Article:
Album Review : Migration - Bonobo

Simon Green, aka. Bonobo, returns to music following a three year drought in new material and a move to California with his appropriately titled sixth album “Migration”.


During his career Simon Green has already had to face a significant challenge in following up his near perfect album “Black Sands”, to which he delivered his most successful and popular album to date “The North Borders”. The release of “Migration” marks an even bigger challenge for Bonobo: maintaining musical and artistic credibility whilst simultaneously pleasing the thousands of new fans acquired through his mainstream success.


Whether Migration delivers on both fronts is still up for debate. Critics remain divided on Bonobo’s return. Some view the slow movement and softer dissolving sounds of the album as a brave venture into more subtle new ideas, whilst others view these same decisions as a means of avoiding risks and anything that might alienate fans. Despite Green’s usual beautiful composition and sophistication, “Migration” does fail to surpass the level of excellence listeners have come to expect from a Bonobo record and falls short of expectation. However, despite this, the album still stands tall as an excellently crafted and creative work. The production and formation of “Migration” still vividly highlights Green’s talent in crafting intricate drum patterns, utilizing unconventional sounds and structuring elegant string and synths sections.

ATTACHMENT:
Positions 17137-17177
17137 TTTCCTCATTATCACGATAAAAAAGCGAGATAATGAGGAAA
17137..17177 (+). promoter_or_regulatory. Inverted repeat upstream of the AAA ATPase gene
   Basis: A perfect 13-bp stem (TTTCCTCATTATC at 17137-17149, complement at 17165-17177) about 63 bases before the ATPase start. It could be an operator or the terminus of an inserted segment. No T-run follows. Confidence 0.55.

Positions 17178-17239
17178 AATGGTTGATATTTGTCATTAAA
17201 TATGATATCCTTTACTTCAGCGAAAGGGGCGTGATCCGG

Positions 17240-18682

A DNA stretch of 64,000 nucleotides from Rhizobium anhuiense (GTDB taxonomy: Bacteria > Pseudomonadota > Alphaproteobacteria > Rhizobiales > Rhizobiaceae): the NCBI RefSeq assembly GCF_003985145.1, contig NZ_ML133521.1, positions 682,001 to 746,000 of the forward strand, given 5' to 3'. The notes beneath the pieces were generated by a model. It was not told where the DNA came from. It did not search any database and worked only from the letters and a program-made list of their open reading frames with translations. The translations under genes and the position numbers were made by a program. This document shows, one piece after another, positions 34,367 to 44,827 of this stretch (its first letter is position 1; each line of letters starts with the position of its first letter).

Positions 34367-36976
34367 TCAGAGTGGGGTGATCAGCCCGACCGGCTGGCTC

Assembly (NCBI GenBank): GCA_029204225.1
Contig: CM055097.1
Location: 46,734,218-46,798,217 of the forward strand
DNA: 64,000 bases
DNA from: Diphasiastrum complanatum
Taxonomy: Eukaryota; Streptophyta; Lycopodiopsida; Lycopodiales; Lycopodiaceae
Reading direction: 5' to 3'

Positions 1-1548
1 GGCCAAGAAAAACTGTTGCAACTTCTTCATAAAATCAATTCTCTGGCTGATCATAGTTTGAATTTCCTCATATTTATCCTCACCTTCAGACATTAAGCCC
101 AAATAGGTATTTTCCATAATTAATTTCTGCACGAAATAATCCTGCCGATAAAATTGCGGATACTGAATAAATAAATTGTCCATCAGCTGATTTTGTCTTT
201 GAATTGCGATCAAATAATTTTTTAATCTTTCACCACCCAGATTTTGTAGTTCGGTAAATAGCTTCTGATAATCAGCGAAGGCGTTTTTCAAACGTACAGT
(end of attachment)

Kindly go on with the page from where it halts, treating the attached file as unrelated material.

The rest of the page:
One thing that is for certain is that Bonobo continues to break the boundaries of genre and challenge definition with every album. Even from his roots within the sphere of trip-hop, Bonobo cemented himself as a musician who could not be easily tagged by  the language of genre. Six albums later this still remains the case and Green bends the electronic music genre in every possible way. Throughout the album we can hear post-classical influences, splices of jazz, african percussion and even techno inspired basslines. This musical odyssey is highlighted even further through the range of featured musicians and vocalists Bonobo utilizes. Green’s choice of collaboration is incredibly astute, utilizing artists such Nicole Miglis, Nick Murphy, Rhye and even Jon Hopkins to elevate his own music, whilst retaining each their individual and distinct styles.

Although “Migration” might not be for everyone, Bonobo’s sixth offering hasn't become any less impressive and intelligent this time around and asserts itself as a welcome addition to Green’s discography.


By Seb Whyte